Not the worst moment of his presidency. Not his best either.
While home in Plains, Georgia, President Jimmy Carter set out on a solo fishing expedition when he came under attack by a ferocious swamp rabbit. The rabbit, which had been swimming near his boat, attempted to board the vessel despite Carter’s efforts to shoo it away with his paddle.
It was the kind of unusual fishing story that is often passed on among friends, and the president related it to his press secretary, Jody Powell and a few aides one afternoon at the White House over lemonade. Powell made the mistake of passing the story along to Associated Press reporter Brooks Jackson. Jackson filed a “human interest” story, which the Washington Post ran on the front page beneath the headline, “President Attacked by Rabbit.” It was accompanied by a cartoon alluding to famous “Jaws” movie poster entitled “Paws.”
“A ‘killer rabbit’ attacked President Carter on a recent trip to Plains, Georgia,” Jackson’s story read. “The rabbit … was hissing menacingly, its teeth flashing and nostrils flared, and making straight for the President.” All three television networks carried the story, which seemed straight out of a Monty Python skit, on their national news broadcasts. (The New York Times run the story on page A-12.) Comedians had a field day.
Beyond the sheer absurdity (“killer rabbit?”), the assertion that Carter did not strike the rabbit with the intent to kill it was transformed into a metaphor for his weakness in office. Three prime ministers, a king, and heads of large U.S. corporations were all allegedly queried about their perceptions of Carter’s response. Conservative columnist George Will reportedly told associates that Carter’s weak response to the attacking rabbit created the climate that allowed Iranian dissidents to believe they could attack the U.S. embassy with impunity and columnist Robert Novak later equally attributed the Soviets’ invasion of Afghanistan to this incident. Jerry Falwell weighed in that in the Book of Revelation swamp rabbits are associated with Satan and Carter should have summarily killed it. On Capitol Hill, congressional leaders noted that Carter had only himself to blame: If he had not sold the U.S.S. Sequoia, the presidential yacht in a fit of populist cost-saving excess, he would not have been in that small boat.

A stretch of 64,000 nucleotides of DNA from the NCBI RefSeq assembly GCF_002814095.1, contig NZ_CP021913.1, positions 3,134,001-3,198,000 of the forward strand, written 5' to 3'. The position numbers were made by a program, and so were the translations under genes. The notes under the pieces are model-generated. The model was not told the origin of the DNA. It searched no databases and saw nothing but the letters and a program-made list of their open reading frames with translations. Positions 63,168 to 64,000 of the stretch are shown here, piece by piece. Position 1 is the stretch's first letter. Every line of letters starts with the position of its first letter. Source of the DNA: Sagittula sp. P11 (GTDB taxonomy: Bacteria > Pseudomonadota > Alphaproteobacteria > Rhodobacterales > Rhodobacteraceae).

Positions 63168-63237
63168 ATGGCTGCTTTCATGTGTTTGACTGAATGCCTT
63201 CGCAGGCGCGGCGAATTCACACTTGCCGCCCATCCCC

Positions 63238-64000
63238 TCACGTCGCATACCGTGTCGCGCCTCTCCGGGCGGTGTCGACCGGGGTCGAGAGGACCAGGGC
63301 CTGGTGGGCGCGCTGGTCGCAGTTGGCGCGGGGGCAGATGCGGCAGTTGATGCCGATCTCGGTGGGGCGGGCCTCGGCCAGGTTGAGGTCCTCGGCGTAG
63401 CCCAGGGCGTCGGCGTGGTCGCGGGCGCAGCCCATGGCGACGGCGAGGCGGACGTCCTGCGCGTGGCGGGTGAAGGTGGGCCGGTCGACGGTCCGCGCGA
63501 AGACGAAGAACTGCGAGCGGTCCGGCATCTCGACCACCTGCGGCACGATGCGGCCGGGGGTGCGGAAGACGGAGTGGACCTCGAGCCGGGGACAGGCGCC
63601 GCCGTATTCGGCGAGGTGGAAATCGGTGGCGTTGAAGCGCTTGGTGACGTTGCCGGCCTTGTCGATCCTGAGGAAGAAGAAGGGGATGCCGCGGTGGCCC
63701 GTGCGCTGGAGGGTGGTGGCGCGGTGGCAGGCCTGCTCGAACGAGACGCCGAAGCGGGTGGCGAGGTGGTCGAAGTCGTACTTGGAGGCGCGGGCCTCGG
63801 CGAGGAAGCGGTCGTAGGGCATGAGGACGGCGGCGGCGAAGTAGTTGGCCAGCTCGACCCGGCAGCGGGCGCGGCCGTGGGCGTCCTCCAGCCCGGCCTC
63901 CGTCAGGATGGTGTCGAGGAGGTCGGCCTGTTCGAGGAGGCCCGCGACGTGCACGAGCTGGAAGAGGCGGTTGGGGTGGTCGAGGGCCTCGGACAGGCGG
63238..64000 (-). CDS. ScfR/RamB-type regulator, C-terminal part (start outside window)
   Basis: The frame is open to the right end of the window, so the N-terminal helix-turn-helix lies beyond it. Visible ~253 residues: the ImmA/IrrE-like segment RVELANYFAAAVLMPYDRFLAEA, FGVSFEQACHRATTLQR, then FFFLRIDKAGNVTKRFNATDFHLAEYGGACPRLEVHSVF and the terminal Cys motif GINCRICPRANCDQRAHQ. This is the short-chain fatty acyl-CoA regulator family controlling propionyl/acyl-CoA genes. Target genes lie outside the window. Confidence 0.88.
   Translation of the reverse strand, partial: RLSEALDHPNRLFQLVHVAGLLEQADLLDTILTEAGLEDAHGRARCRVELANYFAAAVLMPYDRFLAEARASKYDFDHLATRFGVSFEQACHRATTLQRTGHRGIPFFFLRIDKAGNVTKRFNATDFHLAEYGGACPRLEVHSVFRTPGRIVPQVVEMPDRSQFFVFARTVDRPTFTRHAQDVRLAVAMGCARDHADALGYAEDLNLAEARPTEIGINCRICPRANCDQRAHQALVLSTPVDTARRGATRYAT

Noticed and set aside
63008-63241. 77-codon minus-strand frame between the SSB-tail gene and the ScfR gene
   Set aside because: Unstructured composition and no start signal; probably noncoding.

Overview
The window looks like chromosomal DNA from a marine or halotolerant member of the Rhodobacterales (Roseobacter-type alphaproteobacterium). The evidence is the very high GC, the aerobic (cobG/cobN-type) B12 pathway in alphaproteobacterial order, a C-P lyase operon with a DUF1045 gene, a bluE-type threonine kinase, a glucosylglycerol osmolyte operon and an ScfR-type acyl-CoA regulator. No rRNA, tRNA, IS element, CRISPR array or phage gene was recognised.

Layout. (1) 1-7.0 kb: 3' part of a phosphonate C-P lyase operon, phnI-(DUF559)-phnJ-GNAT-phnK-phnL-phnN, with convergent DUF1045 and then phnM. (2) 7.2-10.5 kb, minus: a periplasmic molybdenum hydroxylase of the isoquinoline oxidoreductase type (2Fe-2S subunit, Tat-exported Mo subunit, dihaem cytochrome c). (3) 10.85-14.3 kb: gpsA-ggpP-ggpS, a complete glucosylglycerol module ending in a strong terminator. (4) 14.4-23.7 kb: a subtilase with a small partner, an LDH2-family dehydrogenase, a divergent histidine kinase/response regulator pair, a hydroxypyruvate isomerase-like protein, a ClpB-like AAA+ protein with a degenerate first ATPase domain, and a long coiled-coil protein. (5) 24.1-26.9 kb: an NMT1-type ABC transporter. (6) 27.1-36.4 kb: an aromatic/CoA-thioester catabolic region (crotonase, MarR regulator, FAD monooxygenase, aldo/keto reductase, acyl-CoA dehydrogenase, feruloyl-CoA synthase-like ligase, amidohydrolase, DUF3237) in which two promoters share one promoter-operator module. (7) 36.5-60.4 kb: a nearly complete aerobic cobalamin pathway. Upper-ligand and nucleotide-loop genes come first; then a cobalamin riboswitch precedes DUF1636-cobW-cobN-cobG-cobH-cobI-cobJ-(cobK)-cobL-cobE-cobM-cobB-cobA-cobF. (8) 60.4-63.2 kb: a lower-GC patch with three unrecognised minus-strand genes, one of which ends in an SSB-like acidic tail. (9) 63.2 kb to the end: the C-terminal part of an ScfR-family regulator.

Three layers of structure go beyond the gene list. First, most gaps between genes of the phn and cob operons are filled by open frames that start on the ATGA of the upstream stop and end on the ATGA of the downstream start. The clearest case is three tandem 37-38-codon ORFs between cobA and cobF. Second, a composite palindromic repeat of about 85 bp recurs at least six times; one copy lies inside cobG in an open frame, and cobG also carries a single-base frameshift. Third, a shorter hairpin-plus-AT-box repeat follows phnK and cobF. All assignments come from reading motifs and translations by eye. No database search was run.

Closer to home, his disbelieving staff insisted that rabbits couldn’t swim let alone threateningly approach a person. To disapprove them, Carter asked the White House photographer who had been seated ashore to produce the photos above. At first, Powell refused to release it because it would have fanned “the rabbit controversy” further. The media ran with the story for a week, and tThe photo was finally released by the Reagan administration and now you can easily access it through Carter Library.